Thursday 18 August 2022

Sinterklaas, Carnaval and party congress hit by coronavirus wave

Sinterklaas arriving in Dordrecht in 2018. Photo: Depositphotos

Utrecht has cancelled its Sinterklaas arrival parade this weekend because of concern about the current wave of coronavirus infections.

Organisers said they had taken the decision on Tuesday because they could not guarantee the safety of spectators, while the city council said it was unable to arrange an alternative at such short notice.

‘The 20 people who have spent the whole year co-ordinating this event shed a few tears yesterday evening,’ committee member Bert Buizert told RTV Utrecht.

‘We considered having a very short parade, but in the end the question was whether we were willing and able to take the responsibility for bringing a big crowd of people together.’

Other towns including Naarden, Veenendaal and Roermond have scrapped their Sinterklaas parades because of the coronavirus situation, while in Amersfoort the traditional welcoming ceremony in the Eemhaven has been replaced by an open-top parade.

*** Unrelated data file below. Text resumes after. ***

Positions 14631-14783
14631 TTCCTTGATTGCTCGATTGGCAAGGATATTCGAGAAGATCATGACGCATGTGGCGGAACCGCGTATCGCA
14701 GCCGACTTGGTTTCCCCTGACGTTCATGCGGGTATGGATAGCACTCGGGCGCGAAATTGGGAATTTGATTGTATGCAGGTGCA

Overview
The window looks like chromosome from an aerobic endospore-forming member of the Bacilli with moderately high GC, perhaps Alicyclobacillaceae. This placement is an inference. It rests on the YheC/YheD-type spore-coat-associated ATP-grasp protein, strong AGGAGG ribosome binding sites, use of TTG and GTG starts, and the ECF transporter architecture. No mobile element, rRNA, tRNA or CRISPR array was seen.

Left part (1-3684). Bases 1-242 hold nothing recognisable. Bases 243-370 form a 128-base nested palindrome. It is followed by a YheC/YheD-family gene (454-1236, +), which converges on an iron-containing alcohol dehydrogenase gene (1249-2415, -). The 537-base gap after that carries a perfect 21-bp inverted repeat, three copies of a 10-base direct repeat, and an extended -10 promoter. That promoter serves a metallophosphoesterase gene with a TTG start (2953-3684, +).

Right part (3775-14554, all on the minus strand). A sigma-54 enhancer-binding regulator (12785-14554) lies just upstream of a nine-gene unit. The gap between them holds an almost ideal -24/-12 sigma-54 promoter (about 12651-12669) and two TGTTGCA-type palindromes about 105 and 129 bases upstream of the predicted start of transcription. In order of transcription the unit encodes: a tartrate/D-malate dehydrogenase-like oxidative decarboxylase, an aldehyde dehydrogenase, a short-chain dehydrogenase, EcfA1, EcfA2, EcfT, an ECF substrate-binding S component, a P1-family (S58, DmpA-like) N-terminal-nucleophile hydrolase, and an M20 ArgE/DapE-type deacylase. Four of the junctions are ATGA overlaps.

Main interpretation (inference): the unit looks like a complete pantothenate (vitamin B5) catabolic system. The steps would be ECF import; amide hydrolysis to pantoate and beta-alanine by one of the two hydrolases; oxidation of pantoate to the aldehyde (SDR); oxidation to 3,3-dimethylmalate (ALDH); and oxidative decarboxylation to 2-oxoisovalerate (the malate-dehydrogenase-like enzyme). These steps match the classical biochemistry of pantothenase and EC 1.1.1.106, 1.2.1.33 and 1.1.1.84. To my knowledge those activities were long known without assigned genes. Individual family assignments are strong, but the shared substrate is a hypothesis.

Political party D66 has cancelled its party congress this weekend in Den Bosch, when 3,000 delegates were expected to attend.

Party leader Sigrid Kaag said on Twitter it was ‘extremely sad’ that the first physical gathering for two years was unable to go ahead. ‘But the current coronavirus situation has brought us to this decision. Safety first for now!’

Carnaval in Brabant

However, Den Bosch, along with the other major Brabant towns Eindhoven, Tilburg and Breda, are going ahead with their Carnaval launch events on Thursday.

The four towns have introduced a ticketing system and required visitors to show QR codes on entry. ‘Of all the options available this is the safest way,’ a spokesman for Den Bosch council told NOS.

Boxmeer cancelled its event because of concerns that revellers from Limburg, where Carnaval has been scaled down, would swell its numbers.

In north and mid-Limburg large-scale events have been banned until November 15, as well as parties in town squares and festival tents, but smaller celebrations can go ahead as long as people are seated. Sinterklaas and Sint-Maarten parades are still permitted.

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